Memo to President-elect Buhari [1] Orji Uzor Kalu


I am certain you have not shaken off the fatigue brought to bear on you by the strenuousness of campaigns. Traversing every nook and cranny of our great country is no mean task. And for you, this is the fourth time you have done it. The first was in 2003, the second 2007, the third 2011 and the fourth 2015. I am sure in all your travels you bore one thing in mind: the eagerness to witness firsthand the sufferings of Nigerians, which had been the major propeller of your presidential aspiration. Contrary to the negative press you proved your detractors wrong by pulling through the rigours of electioneering without disap­pointment.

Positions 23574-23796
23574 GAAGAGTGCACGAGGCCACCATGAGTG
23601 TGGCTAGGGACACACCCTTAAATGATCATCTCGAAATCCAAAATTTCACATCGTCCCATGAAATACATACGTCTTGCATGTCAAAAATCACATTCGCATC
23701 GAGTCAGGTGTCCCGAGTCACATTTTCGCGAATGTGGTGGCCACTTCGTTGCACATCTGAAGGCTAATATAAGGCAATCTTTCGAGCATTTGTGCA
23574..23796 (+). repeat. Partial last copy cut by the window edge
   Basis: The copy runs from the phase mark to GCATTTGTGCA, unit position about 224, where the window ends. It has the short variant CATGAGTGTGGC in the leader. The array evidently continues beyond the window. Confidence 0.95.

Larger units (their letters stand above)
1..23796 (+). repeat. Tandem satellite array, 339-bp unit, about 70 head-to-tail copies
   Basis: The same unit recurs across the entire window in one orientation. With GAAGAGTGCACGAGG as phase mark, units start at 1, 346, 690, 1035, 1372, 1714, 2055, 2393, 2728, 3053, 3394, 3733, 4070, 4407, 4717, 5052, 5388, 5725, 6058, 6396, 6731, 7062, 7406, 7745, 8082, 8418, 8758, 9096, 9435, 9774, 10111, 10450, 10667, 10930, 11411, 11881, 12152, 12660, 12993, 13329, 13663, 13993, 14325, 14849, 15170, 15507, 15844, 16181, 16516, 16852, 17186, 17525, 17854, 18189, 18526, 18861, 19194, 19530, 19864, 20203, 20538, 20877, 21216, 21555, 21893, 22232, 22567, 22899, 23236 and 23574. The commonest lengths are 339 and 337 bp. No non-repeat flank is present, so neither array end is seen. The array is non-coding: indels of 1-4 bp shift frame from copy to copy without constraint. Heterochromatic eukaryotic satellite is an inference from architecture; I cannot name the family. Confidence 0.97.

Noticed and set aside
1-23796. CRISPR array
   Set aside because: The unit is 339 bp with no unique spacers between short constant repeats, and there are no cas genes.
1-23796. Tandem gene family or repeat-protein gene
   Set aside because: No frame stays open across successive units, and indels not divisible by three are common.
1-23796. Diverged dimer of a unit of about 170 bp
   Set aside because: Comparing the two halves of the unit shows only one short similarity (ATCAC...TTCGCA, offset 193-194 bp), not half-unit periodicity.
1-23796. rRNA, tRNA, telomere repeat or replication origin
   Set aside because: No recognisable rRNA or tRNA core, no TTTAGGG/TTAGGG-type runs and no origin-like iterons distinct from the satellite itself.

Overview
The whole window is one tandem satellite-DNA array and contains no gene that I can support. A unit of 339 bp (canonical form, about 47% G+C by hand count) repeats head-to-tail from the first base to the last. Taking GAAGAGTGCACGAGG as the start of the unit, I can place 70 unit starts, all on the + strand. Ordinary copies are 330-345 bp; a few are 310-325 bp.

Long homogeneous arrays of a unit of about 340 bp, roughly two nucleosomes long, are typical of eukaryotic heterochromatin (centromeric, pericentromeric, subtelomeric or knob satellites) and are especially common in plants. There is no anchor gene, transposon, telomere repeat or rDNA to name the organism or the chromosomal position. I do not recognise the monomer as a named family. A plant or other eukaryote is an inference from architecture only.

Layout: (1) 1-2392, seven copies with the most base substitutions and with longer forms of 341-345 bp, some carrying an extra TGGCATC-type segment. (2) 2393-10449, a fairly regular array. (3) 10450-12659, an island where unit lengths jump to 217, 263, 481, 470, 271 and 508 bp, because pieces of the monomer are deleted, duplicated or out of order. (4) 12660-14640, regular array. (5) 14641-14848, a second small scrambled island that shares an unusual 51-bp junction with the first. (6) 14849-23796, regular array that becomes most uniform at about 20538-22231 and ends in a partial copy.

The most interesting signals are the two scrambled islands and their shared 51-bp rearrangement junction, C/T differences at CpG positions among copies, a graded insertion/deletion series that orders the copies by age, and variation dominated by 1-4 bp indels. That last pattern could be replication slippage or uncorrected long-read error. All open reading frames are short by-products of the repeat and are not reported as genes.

You could recall I passed the same way in 2007 when I ran for the presidency. I knew what I saw and experienced. Nigeria indeed is a very huge country in every respect. Those who refer to it as the most populous black nation in the world are absolutely right. Nigeria is larger than many people had estimated. It is a very expansive, beauti­ful and rich country in all ramifications. Its weather is almost clement all through the year, with an excellent soil for cropping – in season and out of season. Going round the country and interacting with its peoples gave me enormous relief, and unburdened my heart of some of the prejudices I had always harboured. I know you feel exactly the way I do, though there could be some variances here and there. The results showed that I came third in that election (in terms of majority votes polled and states won). I have never regret­ted ever embarking on the adventure in the first place, because it has made me a better Nigerian, more compassionate and realistic about the sufferings of the rural people. Let me make it very clear that the reason I threw my hat into the ring for the presiden­tial race in 2007 was borne out of a burn­ing desire to right the wrongs of our nation and build a society in which every Nigerian would be free to express himself, live in any part of the country without let or hin­drance, get justice without prejudice, experi­ence equality in the distribution of national wealth and be protected. The era between 1999 and 2015 would go down in history as the most dramatic for Nigerians. It was a period characterised by mixed fortunes. Despite the efforts of subsequent administrations to address the many ills of our country not much has been achieved, except for a few giant strides made by the Goodluck Jonathan Administration. To be honest with you, many Nigerians received the news of your emergence as the presidential candidate of the All Progres­sives’ Congress (APC) with apprehension as a result of the information fed to them about you on the social media. But those of us who knew you very well knew that you were not exactly what the media painted you. I know that you are a martinet, no-nonsense general, with a stickling appetite for excellence. I have not forgotten how flexible and firm you could be. You exhibited this much when I brokered a peace meeting between you and former President Ibrahim Baban­gida and now late General Chukwuemeka Odumegwu Ojukwu in my Igbere country home during my tenure as the governor of Abia State. That meeting, which lasted two days, showed your real person. You were down-to-earth, dispassionate, articulate, and sagacious. Even when the situation be­came somewhat misty you were calm and calculated. You had your eyes fixed on the achievement of the purpose for the get-to­gether. In the end everybody was happy and satisfied. Though we have not seen too many times thereafter your personality and generosity of heart still loom large in my sub –conscious­ness. Without any equivocation, I wish to state that I had been praying silently in my heart that God would one day bring a man like you to sit in the saddle and steer the ship of state. The prayer has nothing to do with party affiliation or any primordial sen­timents. It was borne purely out of personal conviction that a man of your stature and character is who we need at this critical time. When the APC held its national conven­tion to elect its presidential standard-bearer the fight was strictly between you and Atiku Abubakar. Many of my associates in your party preferred you to other candidates and told me so. But deep in my heart I was won­dering how your choice as candidate would affect the chances of our party’s candidate Goodluck Jonathan in the elections. That was when my apprehension grew. Your style of campaign and the tacitur­nity you showed while it lasted were vintage you. I must confess that only a few other Ni­gerians could have maintained their cool in the face of mounting hate campaigns such as were staged against you. It got to a point that I started asking if at all you had a strong media team and, if at all you had one, why it was not returning fire for fire. Neverthe­less, beneath the veil, I saw the sagacity and urbaneness of a man ready to move Nigeria to another level by leading by example. All the beautiful things people have said about you would have been counterproductive if you had run your campaigns the same way the opposing camp did. If not for your diplomacy and tact, the pol­ity would have ordinarily been overheated. So, if I am asked I would say you were the first to demonstrate a sincere desire to make peace reign before, during and after the elec­tions. The Abuja accord and other peace ini­tiatives would not have produced any posi­tive results if you had not disposed yourself favourbaly to them. I watched very diligently your campaigns. You never for one day abused anybody or used foul language against anybody for that matter. Another strong point of your cam­paigns was issues you raised which bothered on the continued survival of Nigeria. You harped on security, job and wealth creation, agriculture and fight against corruption as the main thrust of your campaigns. All these must have influenced the choice that Nigeri­ans made on March 28. Now that you have been overwhelmingly elected by Nigerians as our next President the heat has now turned from President Jon­athan to you. Nigerians are impatiently wait­ing for May-29-handover-date to start expe­riencing the new life you promised them. Nonetheless, I do not think it is going to be that easy. In fact, it will be a Herculean task. You know what it means and takes to clean the Augean Stable! The decay in our social system is not a task that can be accom­plished in one day, not even a year. There is too much corruption, laxity and indiscipline among Nigerians. Probably you foresaw the huge damage corruption and indisci­pline would inflict on our national psyche when you championed the War Against In­discipline (WAI) in your first coming. The national orientation strategy worked like magic, while orderliness became the order of life in our nation. And things seemed to be working. I still believe we need something like WAI if you can reenact the magic that made it work in 1983-85. However, I still believe nothing can work in Nigeria until indisci­pline is uprooted. Even the fight against cor­ruption takes its root in discipline. A disci­plined person is orderly, humane, polished, and a stickler for excellence. So, if you could succeed in making a majority of Nigerians disciplined then you would have solved 40% of our national malaises. It is indiscipline that breeds dishonesty, garrulity, tendency to steal, deviance, and other forms of anti-social behaviours. Those more vulnerable to these ills are the youths who are easily influenced by their environ­ment. This is why there is the need to intro­duce WAI brigades and other paramilitary organizations to complement the efforts of the existing ones in the fight against immo­rality and crimes in our society. Don’t mind those that would want to discourage you from towing this path. In any case, I know how single-minded and emotional you could be when matters relating to the development, peace and stability of Nigeria are concerned. This will make it almost impossible for any­body to attempt to ill-advise you. I read where you were quoted as having denied that you promised to deal with insur­gency in two months. I give it to you: you never at any time gave a timeline on when insurgency would be defeated. All you said was that Boko Haram would be a thing of the past soon. But I have to advise you to work extra hard to achieve this goal as soon as possible. Let nobody deceive you, Nige­rians expect too much from you, because of the myth that has been built about your ability to tackle Nigeria’s socio-economic problems. In my consideration, you will become an automatic hero once you can solve the problem of security within 180 days of your presidency. Already President Jonathan’s government has started the fight in a very convincing manner. The communities re­covered by our troops in recent weeks point to the veracity of this fact. You can swiftly build on what he has put in place, applying your military background to deal with the matter more clinically and tactically. I am glad to note that you attributed one of the causes of the emergence of Boko Haram to poverty in one of your recent interviews. I agree with you totally. However, I wish to add that injustice also played a negative role in heightening the insurgency. The death of President Musa Yar’Adua and the poor han­dling of the succession to his position could have a part to play in the emergence of Boko Haram. The existence of Nigeria is predicated on the need to continually maintain equity, jus­tice and fair-play at all times. The heteroge­neous nature of Nigeria makes it suicidal to alter the tripod on which it stands. The un­official rotation of the presidency between the north and south could be said to be one of the smartest and most practicable ways of sustaining national cohesion and unity. Because of the mutual mistrust that exists among the ethnic nationalities in Nigeria there is the need to be perpetually vigilant to ward off the activities of political ideologues and mischief-makers bent on truncating our fragile democracy. To deal with the detrac­tors requires additional wisdom and acuity. I believe that you have sufficient experi­ence to deal with insurgency, no matter the coloration it may assume. I recall with nos­talgia your days as the General Officer Com­manding Third Armoured Division, Jos. It was in the heydays of the dreaded Maitasine Sect. You dealt them a cruel blow to the ex­tent that they could not regroup ever since. This brings us to the issue of corruption. As you read this memo Nigeria is haemor­rhaging as a result of corruption. Unless corruption is crushed we cannot make any headway in development. Corruption has gone deep into our social system to the point that it now threatens our nation. The recent national assembly elections exposed the rot in the system. You must have read about how INEC of­ficials colluded with moneybags and corrupt politicians to doctor the results of elections in Abia North Senatorial District. Unfortu­nately, the same sordid situation obtained in some other senatorial zones in Abia State where election results were brazenly altered with the active connivance of corrupt INEC officials. Though we have vowed to seek redress in the tribunals it would have been better not to allow the national disgrace to occur in the first place. Nigeria has come of age, such that it should be able to conduct untainted elections. I must not fail to bring to the attention of Your Excellency the disgraceful activities of security men who openly worked with some politicians and INEC officials to change the result of an election in which a clear winner had emerged. Results collated from the field showed I won the election convincingly. Why INEC substituted my name with that of somebody that lost still beats my imagi­nation. You should as a matter of urgency set up a panel to advise you on how to make elections in Nigeria less controversial and burdensome. If possible you can dust up the report of the Justice Uwais Presidential Panel on Electoral Reform. It is painful that the report of the panel, adjudged as well-ar­ticulated, should be allowed to gather dust in the file cabinet. Many other similar reports should be given the same treatment. The economy is one area some of your acerbic critics express fears. This may be due to the fact that your first coming did not address many serious economic mat­ters. Your focus then was on indiscipline and corruption. This time round the global community and Nigerians expect you to fashion out functional economic policies that will address grinding poverty, instabil­ity in exchange rates, unemployment and communicable diseases. You cannot afford not to tackle the economy and in less than three months bring down the exchange rate of the naira and boost other indices that de­termine growth. The restoration of the economy will be achieved more easily with a frontal war against corruption. Chances of rapid eco­nomic growth are possible under your ae­gis if you put round pegs in round holes. One of the identifiable problems in the past was the over-politicization of ap­pointments to various political offices, often leading to favouritism and nepotism in making choices. You require men and women with the right attitude and experi­ence to help you to reengineer our socio-economic system. I will raise other issues with you in the second part of this memo. Meanwhile, rest assured of the support of all Nigerians behind your visionary leadership. We are very optimistic that things will work out for the better, provided you stick to those promises for which majority of Nigerians gave you their votes.